Free Admission for Kansas Families, May 26 - August 13
Black History Month: Celebrating African American Scientists
January 30, 2023
African American Pioneers in Science
Exploration Place, in collaboration with The Kansas African American Museum, is celebrating Black History Month by honoring the contributions of a different scientist each week with an outdoor display.
Each week we will be projecting an image of an African American pioneer in Science onto the side of our iconic island building, highlighting their contribution to the STEM community. We encourage you to visit the display and use it as a learning opportunity for your family to discuss the impact that each scientist had in their field.
Make it an evening and stay to watch the nightly 7 pm Ring of Fire lighting at the Keeper of the Plains and view the twelve riverfront banners featuring a selection of women in STEM.
2023 Featured Scientists
Junius Groves (1859 – 1925) was farmer and entrepreneur who was born into slavery and became known as the “Potato King of the World” by optimizing potato growth methods in Edwardsville, Kansas. Groves was an Exoduster who came to Kansas at age 19. He purchased 80 acres and began to grow white potatoes. He earned his moniker by reportedly growing more bushels of potatoes per acre than anyone else in the world, eventually owning more than 500 acres. The Union Pacific Railway even built a special spur to his property to accommodate his needs. In the early 1900s, Groves founded Groves Center near Edwardsville and sold tracts of land to African American families. He also build a golf course for African Americans.
Dr. Raychelle Burks
Raychelle Burks is an associate professor of chemistry at American University and award-winning science communicator who has appeared regularly on TV, film, podcasts and in print. Her work focuses on the use of molecular sensors to detect drugs, explosives, chemical weapons and latent prints. Her team aims to create detection methods that are portable, low cost and reliable.
Dr. Ken Carter
Ken Carter is a professor, clinical psychologist and interim dean of Oxford College of Emory University who studies the lifestyle, psychology and neuroscience behind thrill-seeking behavior. He has delivered a TEDx talk on thrill-seekers and is the host of Mind of a Motorhead an NBC Sports web series that examines the personalities of motorsport athletes. Carter’s most recent book is Buzz!: Inside the Minds of Thrill-Seekers, Daredevils, and Adrenaline Junkies (Cambridge University Press). These high sensation-seekers crave intense experiences, despite physical or social risk.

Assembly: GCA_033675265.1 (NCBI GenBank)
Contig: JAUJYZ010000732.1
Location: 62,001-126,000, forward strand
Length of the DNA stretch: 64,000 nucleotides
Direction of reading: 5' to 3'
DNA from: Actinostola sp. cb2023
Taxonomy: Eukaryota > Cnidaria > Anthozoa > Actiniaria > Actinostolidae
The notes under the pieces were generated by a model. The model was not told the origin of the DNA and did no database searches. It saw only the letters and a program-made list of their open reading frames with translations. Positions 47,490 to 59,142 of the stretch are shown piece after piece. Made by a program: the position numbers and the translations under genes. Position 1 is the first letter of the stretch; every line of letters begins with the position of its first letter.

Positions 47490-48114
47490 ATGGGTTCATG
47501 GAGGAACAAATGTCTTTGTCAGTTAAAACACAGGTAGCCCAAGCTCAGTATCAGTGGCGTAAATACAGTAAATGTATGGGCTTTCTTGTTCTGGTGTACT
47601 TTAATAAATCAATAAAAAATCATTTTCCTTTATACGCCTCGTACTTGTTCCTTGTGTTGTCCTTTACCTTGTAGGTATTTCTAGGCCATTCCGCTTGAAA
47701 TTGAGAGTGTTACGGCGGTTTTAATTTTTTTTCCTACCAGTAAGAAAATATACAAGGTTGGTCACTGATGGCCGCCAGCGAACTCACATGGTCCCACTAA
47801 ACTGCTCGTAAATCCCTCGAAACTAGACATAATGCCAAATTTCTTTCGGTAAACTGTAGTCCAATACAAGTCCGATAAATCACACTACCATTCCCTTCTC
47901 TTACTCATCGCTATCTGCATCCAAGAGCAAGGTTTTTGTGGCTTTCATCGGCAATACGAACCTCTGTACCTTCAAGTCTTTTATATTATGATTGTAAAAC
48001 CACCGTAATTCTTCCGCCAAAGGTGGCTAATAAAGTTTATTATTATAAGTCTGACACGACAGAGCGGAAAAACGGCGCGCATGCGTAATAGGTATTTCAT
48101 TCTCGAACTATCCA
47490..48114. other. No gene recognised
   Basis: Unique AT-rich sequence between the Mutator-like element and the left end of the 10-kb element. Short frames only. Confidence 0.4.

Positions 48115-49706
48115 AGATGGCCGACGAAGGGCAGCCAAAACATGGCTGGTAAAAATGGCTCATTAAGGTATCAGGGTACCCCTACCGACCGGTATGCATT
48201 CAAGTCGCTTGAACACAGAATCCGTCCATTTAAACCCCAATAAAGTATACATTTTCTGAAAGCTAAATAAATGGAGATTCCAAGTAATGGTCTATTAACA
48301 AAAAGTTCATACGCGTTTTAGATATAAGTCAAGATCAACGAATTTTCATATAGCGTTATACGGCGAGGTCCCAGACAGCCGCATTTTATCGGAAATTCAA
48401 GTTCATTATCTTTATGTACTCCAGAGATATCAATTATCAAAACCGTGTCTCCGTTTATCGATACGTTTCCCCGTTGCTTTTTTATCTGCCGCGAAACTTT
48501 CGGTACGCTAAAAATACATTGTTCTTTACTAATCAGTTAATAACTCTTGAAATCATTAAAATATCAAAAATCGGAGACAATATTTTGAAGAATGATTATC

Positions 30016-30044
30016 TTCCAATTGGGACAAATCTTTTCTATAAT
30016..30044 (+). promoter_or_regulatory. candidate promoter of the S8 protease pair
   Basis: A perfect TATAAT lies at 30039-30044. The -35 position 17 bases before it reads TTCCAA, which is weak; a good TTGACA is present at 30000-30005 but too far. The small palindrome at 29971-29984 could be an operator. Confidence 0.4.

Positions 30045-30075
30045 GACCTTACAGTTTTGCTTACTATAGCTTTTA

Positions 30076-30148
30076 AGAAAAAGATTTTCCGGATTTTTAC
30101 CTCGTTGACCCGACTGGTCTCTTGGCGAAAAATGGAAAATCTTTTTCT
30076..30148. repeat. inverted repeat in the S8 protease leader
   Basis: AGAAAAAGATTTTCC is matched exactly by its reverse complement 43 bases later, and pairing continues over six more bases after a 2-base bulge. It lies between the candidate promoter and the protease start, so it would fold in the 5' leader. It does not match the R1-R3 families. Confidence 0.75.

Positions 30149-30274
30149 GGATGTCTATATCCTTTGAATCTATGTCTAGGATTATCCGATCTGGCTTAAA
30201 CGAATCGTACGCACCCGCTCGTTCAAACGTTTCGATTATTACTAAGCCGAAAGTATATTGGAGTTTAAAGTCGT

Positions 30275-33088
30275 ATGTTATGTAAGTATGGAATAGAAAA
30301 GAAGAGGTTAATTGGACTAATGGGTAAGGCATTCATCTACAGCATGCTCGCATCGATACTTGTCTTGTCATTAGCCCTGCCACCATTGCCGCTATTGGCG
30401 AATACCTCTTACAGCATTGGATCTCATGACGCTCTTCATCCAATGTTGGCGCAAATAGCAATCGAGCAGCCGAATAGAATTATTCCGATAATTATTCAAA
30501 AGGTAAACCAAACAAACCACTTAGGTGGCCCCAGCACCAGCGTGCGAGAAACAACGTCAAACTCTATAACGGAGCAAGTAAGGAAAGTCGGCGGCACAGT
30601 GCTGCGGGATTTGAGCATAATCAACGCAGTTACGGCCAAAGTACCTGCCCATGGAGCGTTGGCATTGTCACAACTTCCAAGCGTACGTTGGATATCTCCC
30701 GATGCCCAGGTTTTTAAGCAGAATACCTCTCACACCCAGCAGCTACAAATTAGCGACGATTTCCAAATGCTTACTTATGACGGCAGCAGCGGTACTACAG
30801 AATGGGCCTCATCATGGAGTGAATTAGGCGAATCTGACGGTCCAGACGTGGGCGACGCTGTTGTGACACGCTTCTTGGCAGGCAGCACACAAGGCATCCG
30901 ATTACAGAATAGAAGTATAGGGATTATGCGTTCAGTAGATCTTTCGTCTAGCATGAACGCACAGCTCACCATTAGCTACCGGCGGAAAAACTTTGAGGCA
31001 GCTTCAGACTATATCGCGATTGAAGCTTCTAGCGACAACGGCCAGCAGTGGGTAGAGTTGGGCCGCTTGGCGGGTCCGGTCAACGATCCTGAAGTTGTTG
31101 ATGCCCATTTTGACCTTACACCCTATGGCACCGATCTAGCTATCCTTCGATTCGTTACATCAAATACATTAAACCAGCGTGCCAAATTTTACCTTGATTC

June Bacon-Bercey (1928 -2019) was a native Wichitan and atmospheric scientist who was the first African-American woman to earn a meteorology degree as well as the first to forecast weather on television. She worked for the National Oceanic and Atmospheric Administration, served on the Atomic Energy Commission as a senior adviser and was a radar meteorologist for the National Weather Service as a radar meteorologist. Bacon-Bercey was initially hesitant to appear on the air. “I did not want to do weather on television, only because at that time I felt it was still gimmicky for women, and I didn’t want to prostitute my profession by being some kind of clown,” Bacon-Bercey told Robert Henson in his book Weather on the Air: A History of Broadcast Meteorology.
2022 Featured Scientists
For much of her life, Katherine Johnson’s contributions were not widely acknowledged. Her calculations of orbital mechanics were crucial to the success of NASA’s crewed spaceflights. Johnson worked on Project Mercury and Apollo missions as a “human computer.” In 2015, Johnson was awarded the Presidential Medal of Freedom, and she was portrayed as a lead character in the Hidden Figures book and film. Johnson studied mathematics and French at West Virginia State College and began her career as a teacher. In 1962, astronaut John Glenn famously asked engineers to have Johnson run the numbers by hand for the equations that were programmed into mission computers. “If she says they’re good,” Katherine Johnson remembers the astronaut saying, “then I’m ready to go.”
Warren Washington studied physics at Oregon State University and then earned a master’s degree there in meteorology. He received his doctorate in meteorology from Pennsylvania and then joined the National Center for Atmospheric Research. Washington is an internationally recognized expert in climate research and modeling. He served as chair of the National Science Board from 2002 to 2006.
Mae Jemison became the first Black woman to travel in space aboard the Space Shuttle Endeavour in 1992. Jemison studied chemical engineering at Stanford University and then earned a medical degree at Cornell University. She served in the Peace Corps in Liberia and Sierra Leone before joining the NASA corps of astronauts. Since leaving NASA, Jemison formed a nonprofit educational foundation and has written several books for children. She has been inducted into the National Women’s Hall of Fame and the International Space Hall of Fame.
John Brooks Slaughter
This Topeka native studied electrical engineering at Kansas State University and then earned a master’s from the University of California, Los Angeles and a doctorate at the University of California, San Diego. He eventually joined the National Science Foundation as assistant director for astronomics, atmospherics, Earth and ocean sciences. From 1980 to 1982, Slaughter served as director of the National Science Foundation and later the president of Occidental College. Today, he is a professor at the University of Southern California.
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